Using the same SILVA-aligned sequences that I analyzed above, I investigated the effect of different distance calculation methods on downstream analyses. Specifically, I considered the one gap calculator (i.e. a gap of any length between two sequences represents a single mutation) and each gap (i.e. gaps length n, represent n mutations) and ignore gap calculators (i.e. gapped characters are not considered in calculating a distance; ). The slope of lines forced through the origin indicated that the each gap calculator calculated between 0 (V4) and 9% (V3) more genetic diversity than the one gap calculator. With the exception of the V3 region (69%), the regression between the each gap and one gap calculators accounted for more than 87% of the variation in the distances. The differences in the explanatory power of the regression were a function of frequency of gaps longer than 1 nucleotide. The ignore gap calculator calculated between 2 (V4) and 7% (V9) less genetic diversity than the one gap calculator. The regression between the ignore gap and one gap calculators accounted for more than 94% of the variation in the data. Until there is a more well-developed theoretical basis for selecting a method for treating gaps in sequence alignments, these results suggest that treating gaps of any length as a single mutation is a middle ground between ignoring them and treating each of them as a separate evolutionary event.
Slope and R2 values for the regression of one gap pairwise distances onto each gap, ignore gap, Lane mask-filtered one gap, and kmer distances using SINA-aligned sequences over the same region.
Pairwise kmer distances were much larger than the alignment-based calculators and their regression onto the one gap calculated distances accounted for between 83 and 97% of the variation observed between the distances. In order to have no risk of falsely ignoring true one gap pairwise distances smaller than 0.10, it was necessary to keep kmer distances smaller than 0.45 (V19) to 0.73 (V6). This would result in needing to calculate between 3.3- and 9.1-fold more distances than would be needed by alignment-based methods.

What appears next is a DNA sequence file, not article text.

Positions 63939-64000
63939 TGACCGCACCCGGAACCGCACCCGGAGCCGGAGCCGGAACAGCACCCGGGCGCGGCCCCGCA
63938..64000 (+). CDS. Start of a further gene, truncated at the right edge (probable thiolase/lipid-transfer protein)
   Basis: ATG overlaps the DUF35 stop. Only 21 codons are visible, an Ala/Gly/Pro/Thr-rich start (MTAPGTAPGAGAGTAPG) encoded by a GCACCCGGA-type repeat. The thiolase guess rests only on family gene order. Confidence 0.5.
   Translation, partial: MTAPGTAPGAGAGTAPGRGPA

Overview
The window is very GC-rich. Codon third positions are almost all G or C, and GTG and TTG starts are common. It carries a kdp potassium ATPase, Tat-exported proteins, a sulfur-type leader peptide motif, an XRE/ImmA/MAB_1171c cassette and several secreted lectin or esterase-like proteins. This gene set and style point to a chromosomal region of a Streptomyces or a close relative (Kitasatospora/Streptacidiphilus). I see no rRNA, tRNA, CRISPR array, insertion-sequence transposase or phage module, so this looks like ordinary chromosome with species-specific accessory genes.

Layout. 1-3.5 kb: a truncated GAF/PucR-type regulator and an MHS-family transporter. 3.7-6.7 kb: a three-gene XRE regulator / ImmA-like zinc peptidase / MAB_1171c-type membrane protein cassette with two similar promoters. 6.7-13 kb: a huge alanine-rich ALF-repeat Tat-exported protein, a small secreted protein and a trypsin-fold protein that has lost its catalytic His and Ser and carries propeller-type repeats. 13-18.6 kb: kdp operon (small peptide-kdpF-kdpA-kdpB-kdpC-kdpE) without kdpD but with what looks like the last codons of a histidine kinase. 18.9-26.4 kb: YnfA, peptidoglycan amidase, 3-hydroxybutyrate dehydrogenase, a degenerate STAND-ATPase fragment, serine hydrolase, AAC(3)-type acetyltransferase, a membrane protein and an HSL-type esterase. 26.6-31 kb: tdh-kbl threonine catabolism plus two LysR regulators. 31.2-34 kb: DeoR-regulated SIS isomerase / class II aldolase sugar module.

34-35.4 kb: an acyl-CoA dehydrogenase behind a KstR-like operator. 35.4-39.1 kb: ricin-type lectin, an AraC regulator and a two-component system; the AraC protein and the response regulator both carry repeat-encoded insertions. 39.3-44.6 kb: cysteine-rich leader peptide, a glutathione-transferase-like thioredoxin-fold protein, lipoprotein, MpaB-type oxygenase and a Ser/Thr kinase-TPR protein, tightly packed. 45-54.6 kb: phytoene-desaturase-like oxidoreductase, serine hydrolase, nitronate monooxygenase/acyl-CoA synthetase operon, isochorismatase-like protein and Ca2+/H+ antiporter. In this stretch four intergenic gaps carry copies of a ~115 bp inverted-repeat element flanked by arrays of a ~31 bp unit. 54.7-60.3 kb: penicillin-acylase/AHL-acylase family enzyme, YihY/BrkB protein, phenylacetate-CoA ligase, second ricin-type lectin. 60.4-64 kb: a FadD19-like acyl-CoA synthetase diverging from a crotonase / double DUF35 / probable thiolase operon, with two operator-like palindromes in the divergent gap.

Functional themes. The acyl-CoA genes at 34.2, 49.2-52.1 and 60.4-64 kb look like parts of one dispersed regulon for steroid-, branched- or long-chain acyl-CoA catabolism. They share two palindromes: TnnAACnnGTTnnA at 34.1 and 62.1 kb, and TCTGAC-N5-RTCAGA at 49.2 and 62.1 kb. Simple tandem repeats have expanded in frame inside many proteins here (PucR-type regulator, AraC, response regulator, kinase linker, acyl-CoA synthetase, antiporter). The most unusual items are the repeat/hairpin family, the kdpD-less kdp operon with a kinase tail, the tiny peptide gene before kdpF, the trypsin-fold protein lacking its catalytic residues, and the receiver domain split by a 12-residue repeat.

Effect of distance calculation method on interpretation of α-diversity
Lacking a theoretical basis for treating gaps as a single evolutionary event, I was curious how much measures of α- and β-diversity are affected by the choice of a distance calculator. I used an OTU-based approach to determine the effect of distance calculation methods on the richness of OTUs within the dataset () and a phylogeny-based approach using total branch length to measure phylogenetic diversity (). As would be predicted, the number of observed OTUs at any genetic distance was greatest with the each gap and least with the ignore gap calculators; the one gap and each gap calculators generated comparable numbers of OTUs. When I analyzed the effect of region and distance calculation method on the phylogenetic diversity of the datasets, there were qualitative trends between methods and regions that could have been predicted from the regression analysis in (). These analyses suggest that the difference observed in α-diversity when using either the one gap or each gap calculator is unlikely to be biologically meaningful.
The number of OTUs observed as a function of genetic distance for various regions within the 16S rRNA gene when using different methods of calculating distances and masking sequences.
The phylogenetic diversity observed for different regions within the 16S rRNA gene when using different methods of calculating distances and masking sequences.
Effect of distance calculation method on interpretation of β-diversity
I next investigated what effect each calculator method had on two OTU-based ( and ) and two phylogeny-based β-diversity measures (). For the OTU-based metrics, ignoring gaps resulted in an over-estimate of the similarity between the two communities and counting each gap resulted in an under-estimate. Increasing and decreasing the cutoff used to define the OTUs had a parallel effect on the Jaccard and Morisita-Horn indices ( and ). These results occurred because ignoring gaps and increasing the threshold each dampen the differences between sequences and pull more sequences into an OTU so that more OTUs are likely to be shared; the same phenomenon was observed when sequences were filtered using the Lane mask (see below). Penalizing each gap or making the OTU definition more stringent had the opposite effect. The calculated Jaccard coefficients were not significantly different between the one gap and each gap distance calculation methods when using the 0.03 and 0.05 OTU cutoffs (); all four distance calculation methods yielded statistically significant differences in Morisita-Horn coefficients, regardless of the OTU cutoff. For the phylogeny-based methods, the observed differences between each of the distance calculation methods were statistically significant (). Although the differences between distance calculation methods were highly statistically significant (p
0.001), it is unclear how biologically meaningful the differences were.
Figure 8 Jaccard similarity values calculated between two mock communities (described in Materials & Methods) for different OTU definitions, methods of calculating distances, and masking sequences.
Figure 9 The Morisita-Horn coefficient calculated between two mock communities (described in Materials & Methods) using different OTU definitions, methods of calculating distances, and masking sequences.
Figure 10 Unweighted and weighted UniFrac similarity values calculated between two mock communities (described in Materials & Methods) using different methods of calculating distances and masking sequences.
Effects of filtering sequences using the Lane mask on analysis